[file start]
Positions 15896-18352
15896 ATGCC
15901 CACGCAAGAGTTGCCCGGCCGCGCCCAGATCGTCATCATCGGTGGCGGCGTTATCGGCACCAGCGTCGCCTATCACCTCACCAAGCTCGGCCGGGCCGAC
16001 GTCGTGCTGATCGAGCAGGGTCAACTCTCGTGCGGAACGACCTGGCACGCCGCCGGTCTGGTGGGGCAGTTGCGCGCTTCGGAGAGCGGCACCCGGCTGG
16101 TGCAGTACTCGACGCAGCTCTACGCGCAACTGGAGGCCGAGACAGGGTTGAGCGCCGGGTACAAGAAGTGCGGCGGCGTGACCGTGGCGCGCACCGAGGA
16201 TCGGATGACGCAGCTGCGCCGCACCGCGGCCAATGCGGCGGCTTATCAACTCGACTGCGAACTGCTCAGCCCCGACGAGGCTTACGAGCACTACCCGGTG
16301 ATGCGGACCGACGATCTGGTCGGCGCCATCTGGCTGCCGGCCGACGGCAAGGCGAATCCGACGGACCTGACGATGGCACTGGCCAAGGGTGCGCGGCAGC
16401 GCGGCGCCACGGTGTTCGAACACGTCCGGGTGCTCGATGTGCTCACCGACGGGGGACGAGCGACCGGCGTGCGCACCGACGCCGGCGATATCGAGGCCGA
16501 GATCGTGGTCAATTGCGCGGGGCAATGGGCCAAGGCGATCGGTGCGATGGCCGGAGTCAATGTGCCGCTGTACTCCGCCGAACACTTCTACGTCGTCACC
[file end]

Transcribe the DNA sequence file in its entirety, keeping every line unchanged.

Positions 15896-18352
15896 ATGCC
15901 CACGCAAGAGTTGCCCGGCCGCGCCCAGATCGTCATCATCGGTGGCGGCGTTATCGGCACCAGCGTCGCCTATCACCTCACCAAGCTCGGCCGGGCCGAC
16001 GTCGTGCTGATCGAGCAGGGTCAACTCTCGTGCGGAACGACCTGGCACGCCGCCGGTCTGGTGGGGCAGTTGCGCGCTTCGGAGAGCGGCACCCGGCTGG
16101 TGCAGTACTCGACGCAGCTCTACGCGCAACTGGAGGCCGAGACAGGGTTGAGCGCCGGGTACAAGAAGTGCGGCGGCGTGACCGTGGCGCGCACCGAGGA
16201 TCGGATGACGCAGCTGCGCCGCACCGCGGCCAATGCGGCGGCTTATCAACTCGACTGCGAACTGCTCAGCCCCGACGAGGCTTACGAGCACTACCCGGTG
16301 ATGCGGACCGACGATCTGGTCGGCGCCATCTGGCTGCCGGCCGACGGCAAGGCGAATCCGACGGACCTGACGATGGCACTGGCCAAGGGTGCGCGGCAGC
16401 GCGGCGCCACGGTGTTCGAACACGTCCGGGTGCTCGATGTGCTCACCGACGGGGGACGAGCGACCGGCGTGCGCACCGACGCCGGCGATATCGAGGCCGA
16501 GATCGTGGTCAATTGCGCGGGGCAATGGGCCAAGGCGATCGGTGCGATGGCCGGAGTCAATGTGCCGCTGTACTCCGCCGAACACTTCTACGTCGTCACC